Tiny garage. No more Indiana Jones warehouse. We are making hard choices about stuff. I am feeling like 1974 again. But this time I am remembering the sentimental stuff. I guess it’s all about balancing who I was with who I am. And maybe, who I want to be.

Love,

Grandma Judy

To the Coast …and back again!

Dear Jasper and Kestrel,

As you can see, I am posting even without my big computer! Clever Auntie Bridgett taught me how to upload photos with my iPad! What would I do without my wonderful people?

After sightseeing to the north of Tillamook on Saturday, on Sunday we headed south! First we all had breakfast in our tiny house at Sheltered Nook, took Bridgett to the “Ice Hangar” at the Tillamook Air Museum, and headed towards Lincoln City.

The day was much sunnier than the day before, but still cold enough that we needed coats and hats. The views from the cliffs were spectacular, and it seemed we were living inside every postcard of the Oregon Coast. Since highway 101 also runs a bit inland, we got to see the forest as it was waking up from winter. Huge meadows had become daffodil farms and were blooming in yellow and white stripes. Bare birch trees arching over the road promised a green tunnel when they leaf of in a week or so.

food today was a mixed bag. The pastries at My Petite Sweet in Lincoln City were wonderful, but at The Dory, just north of town, we got burnt, limp french fries and and over-sized, over dressed “chicken wrap” that was almost inedible.

When it was time to leave to ocean, we stood for a while and just stared. The lacy skirts of the Pacific Ocean ruffled along the beaches, as though the grand lady Pacifica were gently perched on the Hawaiian Islands, her majestic blue skirts flowing around her.

Back in Tillamook, Nelson decided he wanted some decent food. We stopped at the Dutch Mill Diner, which was a 50’s style diner in all the best ways. The black and white checkered floor tiles and red leather bar stools were visually satisfying. The music of my childhood sang out about how hard it was to be a teenager in love. And the whole place was run by extended family members. Youngest cousin Elijah made the wonderful milkshakes and his mentor cousin, whose name I didn’t catch, was our waitress. It was a delightful stop before we went to fetch Bridgett from the Comic Con and head back to Portland.

Back at our rental home, we had a simple dinner (I got to cook!) and slept. Tomorrow we work!!

And we did. We started pulling kitchen stuff from the many unpacked boxes so I could set up the kitchen like I want it before I head back to Salinas. It is a smaller kitchen so we are needing to be more selective. I think maybe our fourth and fifth cutting boards and five pounds of plastic containers may have to go by the wayside….but it is a small price to pay for such a nice place IN such a nice place. We made a lot of trips up and down all. Those. Stairs.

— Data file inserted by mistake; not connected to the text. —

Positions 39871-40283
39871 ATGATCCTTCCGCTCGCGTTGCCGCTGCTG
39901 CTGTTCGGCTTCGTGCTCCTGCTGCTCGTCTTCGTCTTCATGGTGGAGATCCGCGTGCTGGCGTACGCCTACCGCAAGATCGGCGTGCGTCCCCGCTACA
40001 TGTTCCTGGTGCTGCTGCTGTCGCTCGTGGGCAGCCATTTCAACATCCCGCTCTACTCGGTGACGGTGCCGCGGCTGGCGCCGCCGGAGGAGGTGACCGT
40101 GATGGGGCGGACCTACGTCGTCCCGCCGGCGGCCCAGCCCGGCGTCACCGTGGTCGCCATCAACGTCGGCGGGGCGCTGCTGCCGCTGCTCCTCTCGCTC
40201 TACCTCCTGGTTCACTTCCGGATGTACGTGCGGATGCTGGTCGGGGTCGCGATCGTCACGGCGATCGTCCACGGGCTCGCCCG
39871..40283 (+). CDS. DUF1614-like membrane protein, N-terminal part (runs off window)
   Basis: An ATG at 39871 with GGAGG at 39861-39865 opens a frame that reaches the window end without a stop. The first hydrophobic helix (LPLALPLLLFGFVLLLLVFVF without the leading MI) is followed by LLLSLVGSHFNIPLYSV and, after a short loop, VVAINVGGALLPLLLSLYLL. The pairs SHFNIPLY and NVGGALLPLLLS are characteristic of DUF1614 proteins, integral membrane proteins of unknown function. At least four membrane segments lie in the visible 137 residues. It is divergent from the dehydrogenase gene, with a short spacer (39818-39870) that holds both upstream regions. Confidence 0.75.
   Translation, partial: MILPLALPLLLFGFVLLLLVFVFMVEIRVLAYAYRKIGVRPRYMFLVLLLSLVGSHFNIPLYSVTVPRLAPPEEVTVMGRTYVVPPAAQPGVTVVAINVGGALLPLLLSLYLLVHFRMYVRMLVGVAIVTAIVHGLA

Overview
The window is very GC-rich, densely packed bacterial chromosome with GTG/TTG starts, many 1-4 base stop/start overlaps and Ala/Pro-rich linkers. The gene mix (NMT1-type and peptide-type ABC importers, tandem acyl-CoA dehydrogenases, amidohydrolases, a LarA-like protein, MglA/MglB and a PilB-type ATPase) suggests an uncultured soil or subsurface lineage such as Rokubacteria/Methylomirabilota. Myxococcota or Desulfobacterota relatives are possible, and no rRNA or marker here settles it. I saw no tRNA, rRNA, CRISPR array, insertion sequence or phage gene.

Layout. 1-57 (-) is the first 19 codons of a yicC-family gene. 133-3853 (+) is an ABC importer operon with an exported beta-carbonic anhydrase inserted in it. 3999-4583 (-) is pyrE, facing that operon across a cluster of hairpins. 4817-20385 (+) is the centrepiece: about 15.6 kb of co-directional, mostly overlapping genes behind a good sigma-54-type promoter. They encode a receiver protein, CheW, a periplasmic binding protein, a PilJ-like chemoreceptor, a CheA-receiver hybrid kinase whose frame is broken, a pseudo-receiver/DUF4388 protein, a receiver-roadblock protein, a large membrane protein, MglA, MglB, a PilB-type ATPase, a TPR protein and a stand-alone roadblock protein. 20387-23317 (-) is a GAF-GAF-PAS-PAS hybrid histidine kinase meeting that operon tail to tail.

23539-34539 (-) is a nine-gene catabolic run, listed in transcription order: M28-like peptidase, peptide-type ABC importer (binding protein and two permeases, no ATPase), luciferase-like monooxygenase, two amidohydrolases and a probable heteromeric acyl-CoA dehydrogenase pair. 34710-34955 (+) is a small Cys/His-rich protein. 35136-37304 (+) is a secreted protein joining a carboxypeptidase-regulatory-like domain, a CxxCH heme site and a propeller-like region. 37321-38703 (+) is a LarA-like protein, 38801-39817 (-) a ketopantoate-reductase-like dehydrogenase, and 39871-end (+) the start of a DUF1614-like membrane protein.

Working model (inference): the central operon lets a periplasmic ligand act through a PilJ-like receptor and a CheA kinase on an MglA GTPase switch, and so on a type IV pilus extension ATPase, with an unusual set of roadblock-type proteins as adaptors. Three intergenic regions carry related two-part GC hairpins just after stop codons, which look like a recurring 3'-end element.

After dinner, we realized we were done for the day. We left boxes half packed and got into pajamas, and watched a documentary on people who raise chickens for shows. These were delightfully odd folks who dedicate their lives to breeding, raising, endlessly washing and showing their fancy breed chickens, such as silver lace Wyandottes and feather-leg Brahmas.

A wonderfully irrelevant way to drift off to sleep.

Love,

Grandma Judy

To the Coast

Dear Jasper and Kestrel,

I am back in Portland! I flew in Friday after Uncle David fed me a tasty dinner at Nemea Greek restaurant in San Jose and dropped me at the airport. Grandpa Nelson and Auntie Bridgett hugged me as soon as I got off the plane and didn’t stop until we got to our NEW house! It was my first time in it, but it felt like home. It has three floors, with the garage and an office on the bottom, living, dining, kitchen and a bathroom on the second, and two bedrooms and a bath upstairs. The painters have come and gone, making major improvements and one mistake, which Auntie Bridgett will tell them about today. (Oops. Sorry painters, she’s gonna go all artsy on ya.)

Back in our rental, which has been home for eight months, we slept soundly and woke up early to head for the Oregon Coast Comic Con in Tillamook. We met Jack Kent and his wife Verity at Coco’s Doughnuts on the west side and then caravanned over the hills to the coast. At 2,000 feet, there was snow!!! Real snow, piled up by the road, carpeting the forest, decorating the trees, looking more like a Christmas card than Easter week. It even snowed on us, a bit.

Once we were out of the mountains, the snow turned to rain and the rich dairyland of Tillamook spread out green and wet all around us. We drove to the Tillamook Air Museum, which is in a blimp hangar from World War II, the largest wooden structure in the United States. Impressive from the outside, it was cavernous, dark and COLD inside. Artists were setting up their tables still bundled up for the 39 degree outside temperature. Grandpa Nelson and I helped Auntie Bridgett set up, then headed off to see what we could see.

Tucked into our nice warm car (with heated seats!) we drove up the Oregon Coast on Highway 101. Wonderfully wet views of the forest and the ocean ruled the day. I got out for a few short excursions, but 35 degree rain isn’t conducive to strolling along the beach. I had my third breakfast (I have Hobbit ancestry, I believe) at The Pirate’s Cove in Garibaldi. Breaded and fried Clams and eggs, made with local clams AND local eggs! Yummy!